However, there are different tax benefits to opening an RRSP. The amount you contribute is tax-deductible, which means the amount can be deducted from your taxes every year. This is an excellent way to gain some tax relief in the shorter term while you put away money for the long term!
There is, however, a limit to how much you can contribute to an RRSP. It’s set to 18 percent of your annual income, or whatever the year’s current limit is—in 2021, it’s $27 830. This means that if 18 percent of your annual income is less than $27 830, you can contribute the full 18 per cent. If your income is high enough that 18 per cent is more than $27 830, you won’t be able to use the full 18 per cent to contribute and get tax deductions.
The withdrawal age for RRSPs is 71 years. You must close your RRSP no later than December 31 of the year in which you turn 71 years old. At this point, you would withdraw the full amount of however much you contributed since you opened it. This amount is still subject to withholding tax, and the full amount is considered income. That means it’ll be subject to income tax as well.
Other ways to access your RRSP
For many people, converting an RRSP into an RRIF (Registered Retirement Income Fund) is a viable option when they turn 71, instead of withdrawing the full amount right away.
There are also ways to withdraw some of your RRSP before turning 71 and not be charged heavy taxes on it. These are called the Homebuyer’s Plan (HBP) and Lifelong Learning Plan (LLP). Both are tax-free, interest-free loans you can take from your total RRSP, which you will then have to pay back over 10 or 15 years.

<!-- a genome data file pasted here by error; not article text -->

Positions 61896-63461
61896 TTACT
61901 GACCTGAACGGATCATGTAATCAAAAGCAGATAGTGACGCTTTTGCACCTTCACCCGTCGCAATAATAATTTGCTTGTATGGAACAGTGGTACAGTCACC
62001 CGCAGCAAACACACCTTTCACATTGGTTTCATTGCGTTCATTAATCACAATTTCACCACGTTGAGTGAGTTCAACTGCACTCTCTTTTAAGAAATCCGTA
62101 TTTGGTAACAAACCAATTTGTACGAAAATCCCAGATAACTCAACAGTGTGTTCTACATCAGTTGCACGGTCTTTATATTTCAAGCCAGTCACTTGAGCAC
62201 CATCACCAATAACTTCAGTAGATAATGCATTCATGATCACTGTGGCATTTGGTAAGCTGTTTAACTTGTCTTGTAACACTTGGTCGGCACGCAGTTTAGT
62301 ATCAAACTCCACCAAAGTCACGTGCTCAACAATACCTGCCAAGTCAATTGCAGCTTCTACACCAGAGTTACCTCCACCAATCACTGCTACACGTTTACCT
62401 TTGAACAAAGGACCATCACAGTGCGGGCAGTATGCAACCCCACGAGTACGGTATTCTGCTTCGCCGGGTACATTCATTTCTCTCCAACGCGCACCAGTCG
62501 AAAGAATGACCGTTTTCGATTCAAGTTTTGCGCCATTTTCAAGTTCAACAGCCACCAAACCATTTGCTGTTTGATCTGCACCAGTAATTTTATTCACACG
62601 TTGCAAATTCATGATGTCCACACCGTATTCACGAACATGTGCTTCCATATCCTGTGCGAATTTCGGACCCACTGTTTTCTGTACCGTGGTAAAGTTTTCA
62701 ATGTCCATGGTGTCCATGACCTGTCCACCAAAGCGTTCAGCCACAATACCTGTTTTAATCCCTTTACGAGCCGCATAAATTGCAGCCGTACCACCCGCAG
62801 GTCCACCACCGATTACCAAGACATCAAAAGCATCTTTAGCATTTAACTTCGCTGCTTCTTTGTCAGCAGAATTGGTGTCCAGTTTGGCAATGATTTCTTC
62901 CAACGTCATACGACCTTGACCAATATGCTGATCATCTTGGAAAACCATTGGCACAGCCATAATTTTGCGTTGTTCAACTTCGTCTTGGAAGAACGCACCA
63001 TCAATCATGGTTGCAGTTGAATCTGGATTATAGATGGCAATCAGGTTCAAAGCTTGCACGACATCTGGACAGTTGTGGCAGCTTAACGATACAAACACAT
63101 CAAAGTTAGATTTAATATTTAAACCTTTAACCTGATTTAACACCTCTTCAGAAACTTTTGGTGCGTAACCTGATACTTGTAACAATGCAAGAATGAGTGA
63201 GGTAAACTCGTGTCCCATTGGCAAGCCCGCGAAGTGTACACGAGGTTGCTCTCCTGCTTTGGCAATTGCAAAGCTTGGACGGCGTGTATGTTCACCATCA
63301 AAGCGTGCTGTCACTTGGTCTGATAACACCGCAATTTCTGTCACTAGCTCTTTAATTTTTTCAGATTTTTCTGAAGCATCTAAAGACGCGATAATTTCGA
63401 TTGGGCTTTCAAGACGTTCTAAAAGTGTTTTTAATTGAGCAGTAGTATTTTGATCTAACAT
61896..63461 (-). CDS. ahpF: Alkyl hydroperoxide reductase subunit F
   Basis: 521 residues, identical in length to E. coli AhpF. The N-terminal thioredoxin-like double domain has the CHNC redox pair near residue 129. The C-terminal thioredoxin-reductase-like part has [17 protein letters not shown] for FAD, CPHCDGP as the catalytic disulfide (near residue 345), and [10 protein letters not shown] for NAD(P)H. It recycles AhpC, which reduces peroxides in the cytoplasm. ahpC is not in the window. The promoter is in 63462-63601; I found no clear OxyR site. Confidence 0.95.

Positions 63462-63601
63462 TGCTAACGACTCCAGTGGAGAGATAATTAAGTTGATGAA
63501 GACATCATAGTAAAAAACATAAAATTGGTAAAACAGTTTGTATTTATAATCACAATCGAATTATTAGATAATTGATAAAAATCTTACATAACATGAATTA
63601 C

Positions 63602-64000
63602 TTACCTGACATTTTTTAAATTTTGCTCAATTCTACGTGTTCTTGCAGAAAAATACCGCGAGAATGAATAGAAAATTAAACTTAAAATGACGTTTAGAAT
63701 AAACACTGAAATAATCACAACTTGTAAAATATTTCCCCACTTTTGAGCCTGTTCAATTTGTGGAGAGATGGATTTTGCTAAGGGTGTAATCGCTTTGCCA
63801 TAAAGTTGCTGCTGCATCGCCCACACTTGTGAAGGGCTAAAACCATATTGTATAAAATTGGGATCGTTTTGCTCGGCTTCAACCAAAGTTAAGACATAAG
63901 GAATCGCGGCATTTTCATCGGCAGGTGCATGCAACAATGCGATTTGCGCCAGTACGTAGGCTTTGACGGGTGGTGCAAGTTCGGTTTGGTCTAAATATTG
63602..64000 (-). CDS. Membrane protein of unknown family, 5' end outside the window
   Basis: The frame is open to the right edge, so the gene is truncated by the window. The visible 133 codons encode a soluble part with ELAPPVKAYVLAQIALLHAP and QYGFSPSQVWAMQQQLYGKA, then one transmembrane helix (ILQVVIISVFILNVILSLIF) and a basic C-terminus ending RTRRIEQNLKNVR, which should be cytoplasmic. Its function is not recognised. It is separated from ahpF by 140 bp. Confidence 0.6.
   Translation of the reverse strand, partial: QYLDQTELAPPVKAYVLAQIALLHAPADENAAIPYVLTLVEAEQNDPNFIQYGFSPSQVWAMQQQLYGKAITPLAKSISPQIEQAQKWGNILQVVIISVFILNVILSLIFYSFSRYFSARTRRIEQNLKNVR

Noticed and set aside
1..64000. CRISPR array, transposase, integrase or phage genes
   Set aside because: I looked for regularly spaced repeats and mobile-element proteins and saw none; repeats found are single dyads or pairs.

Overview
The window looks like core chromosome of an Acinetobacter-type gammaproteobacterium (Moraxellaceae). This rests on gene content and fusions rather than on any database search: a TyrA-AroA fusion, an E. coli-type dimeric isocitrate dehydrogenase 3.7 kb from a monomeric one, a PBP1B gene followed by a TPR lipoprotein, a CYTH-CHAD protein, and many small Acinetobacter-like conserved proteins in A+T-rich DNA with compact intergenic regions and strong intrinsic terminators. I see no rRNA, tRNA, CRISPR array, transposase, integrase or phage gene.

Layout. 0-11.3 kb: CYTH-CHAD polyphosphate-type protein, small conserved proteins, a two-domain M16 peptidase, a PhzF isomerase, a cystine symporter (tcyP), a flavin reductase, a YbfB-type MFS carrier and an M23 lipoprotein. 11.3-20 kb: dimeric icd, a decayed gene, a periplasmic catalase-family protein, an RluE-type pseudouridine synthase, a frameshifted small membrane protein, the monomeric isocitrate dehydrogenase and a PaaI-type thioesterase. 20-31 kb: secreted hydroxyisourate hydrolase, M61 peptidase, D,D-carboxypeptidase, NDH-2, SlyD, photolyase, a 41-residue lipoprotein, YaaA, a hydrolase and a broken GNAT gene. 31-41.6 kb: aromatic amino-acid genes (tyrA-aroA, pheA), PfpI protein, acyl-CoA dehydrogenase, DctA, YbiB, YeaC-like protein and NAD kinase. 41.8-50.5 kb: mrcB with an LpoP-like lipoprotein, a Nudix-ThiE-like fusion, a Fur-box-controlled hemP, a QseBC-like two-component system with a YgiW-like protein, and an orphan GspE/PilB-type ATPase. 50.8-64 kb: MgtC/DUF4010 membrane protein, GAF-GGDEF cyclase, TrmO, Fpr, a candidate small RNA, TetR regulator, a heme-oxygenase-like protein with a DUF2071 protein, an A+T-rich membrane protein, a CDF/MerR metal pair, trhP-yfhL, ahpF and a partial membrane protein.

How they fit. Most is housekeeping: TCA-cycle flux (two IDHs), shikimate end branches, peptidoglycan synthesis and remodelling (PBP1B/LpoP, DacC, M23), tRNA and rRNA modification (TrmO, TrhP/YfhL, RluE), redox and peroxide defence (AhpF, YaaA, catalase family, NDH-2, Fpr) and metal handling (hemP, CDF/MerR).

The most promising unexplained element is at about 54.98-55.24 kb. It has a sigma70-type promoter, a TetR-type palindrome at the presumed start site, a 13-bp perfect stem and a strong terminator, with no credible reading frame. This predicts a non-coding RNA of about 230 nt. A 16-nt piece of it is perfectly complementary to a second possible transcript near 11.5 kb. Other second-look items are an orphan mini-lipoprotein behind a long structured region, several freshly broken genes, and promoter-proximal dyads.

The HBP allows you to take up to $25 000 from your RRSP, without being taxed, if you’re buying your first home and you need to put in a down payment. You’ll have to pay back the $25 000 over the next 15 years, starting in the year after you borrowed. Similarly, the LLP lets you borrow $10 000 from your RRSP to use for training and education. You’ll need to pay this amount back over 10 years, starting five years after you borrow.
As you can see, an RRSP is more complex than a TFSA and takes some time and research to learn what you can do with it. Even so, it’s important to save money for your retirement, even if it seems far away right now. Taxes can be heavy on how much you eventually take out, so the earlier you start, the more money you’ll have at the end.
More ways to save
This is not the only way you can generate income and secure your future outside your regular paycheck. There are many ways to invest, including stocks, mutual funds, Guaranteed Investment Certificates, real estate markets, and more. These range from low to high-risk, and it really depends on how much you want to invest and what your goals are. Whatever the case is, always remember to talk to a professional advisor from your bank before going into any long-term plans.
For more information on easy, low-risk options for saving your money, check out The Newcomer’s Guide to savings accounts in Canada.